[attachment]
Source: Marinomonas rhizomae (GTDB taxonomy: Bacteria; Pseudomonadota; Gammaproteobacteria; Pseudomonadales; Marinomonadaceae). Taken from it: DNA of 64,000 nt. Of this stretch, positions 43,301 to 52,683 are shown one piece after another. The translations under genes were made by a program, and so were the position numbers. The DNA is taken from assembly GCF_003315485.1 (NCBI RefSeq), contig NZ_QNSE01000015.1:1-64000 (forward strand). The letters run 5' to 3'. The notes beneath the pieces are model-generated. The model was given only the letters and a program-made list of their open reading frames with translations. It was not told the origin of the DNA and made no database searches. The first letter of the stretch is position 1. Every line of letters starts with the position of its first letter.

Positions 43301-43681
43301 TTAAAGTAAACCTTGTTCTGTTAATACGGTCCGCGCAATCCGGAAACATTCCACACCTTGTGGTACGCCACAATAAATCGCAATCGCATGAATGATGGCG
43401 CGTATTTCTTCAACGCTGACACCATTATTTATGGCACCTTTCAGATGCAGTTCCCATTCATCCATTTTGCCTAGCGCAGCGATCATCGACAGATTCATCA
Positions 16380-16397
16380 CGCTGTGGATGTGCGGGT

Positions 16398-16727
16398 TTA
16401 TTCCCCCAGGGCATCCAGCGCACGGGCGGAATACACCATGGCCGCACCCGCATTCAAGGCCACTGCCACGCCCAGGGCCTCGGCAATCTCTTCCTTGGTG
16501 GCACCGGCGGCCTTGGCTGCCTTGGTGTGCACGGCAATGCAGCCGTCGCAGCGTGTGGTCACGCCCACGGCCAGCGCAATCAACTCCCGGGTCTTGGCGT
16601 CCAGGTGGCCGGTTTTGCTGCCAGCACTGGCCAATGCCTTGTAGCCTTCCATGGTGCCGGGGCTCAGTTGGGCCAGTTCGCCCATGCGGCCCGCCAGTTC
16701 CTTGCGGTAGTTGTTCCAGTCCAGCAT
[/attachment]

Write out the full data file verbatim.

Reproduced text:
Source: Marinomonas rhizomae (GTDB taxonomy: Bacteria; Pseudomonadota; Gammaproteobacteria; Pseudomonadales; Marinomonadaceae). Taken from it: DNA of 64,000 nt. Of this stretch, positions 43,301 to 52,683 are shown one piece after another. The translations under genes were made by a program, and so were the position numbers. The DNA is taken from assembly GCF_003315485.1 (NCBI RefSeq), contig NZ_QNSE01000015.1:1-64000 (forward strand). The letters run 5' to 3'. The notes beneath the pieces are model-generated. The model was given only the letters and a program-made list of their open reading frames with translations. It was not told the origin of the DNA and made no database searches. The first letter of the stretch is position 1. Every line of letters starts with the position of its first letter.

Positions 43301-43681
43301 TTAAAGTAAACCTTGTTCTGTTAATACGGTCCGCGCAATCCGGAAACATTCCACACCTTGTGGTACGCCACAATAAATCGCAATCGCATGAATGATGGCG
43401 CGTATTTCTTCAACGCTGACACCATTATTTATGGCACCTTTCAGATGCAGTTCCCATTCATCCATTTTGCCTAGCGCAGCGATCATCGACAGATTCATCA
Positions 16380-16397
16380 CGCTGTGGATGTGCGGGT

Positions 16398-16727
16398 TTA
16401 TTCCCCCAGGGCATCCAGCGCACGGGCGGAATACACCATGGCCGCACCCGCATTCAAGGCCACTGCCACGCCCAGGGCCTCGGCAATCTCTTCCTTGGTG
16501 GCACCGGCGGCCTTGGCTGCCTTGGTGTGCACGGCAATGCAGCCGTCGCAGCGTGTGGTCACGCCCACGGCCAGCGCAATCAACTCCCGGGTCTTGGCGT
16601 CCAGGTGGCCGGTTTTGCTGCCAGCACTGGCCAATGCCTTGTAGCCTTCCATGGTGCCGGGGCTCAGTTGGGCCAGTTCGCCCATGCGGCCCGCCAGTTC
16701 CTTGCGGTAGTTGTTCCAGTCCAGCAT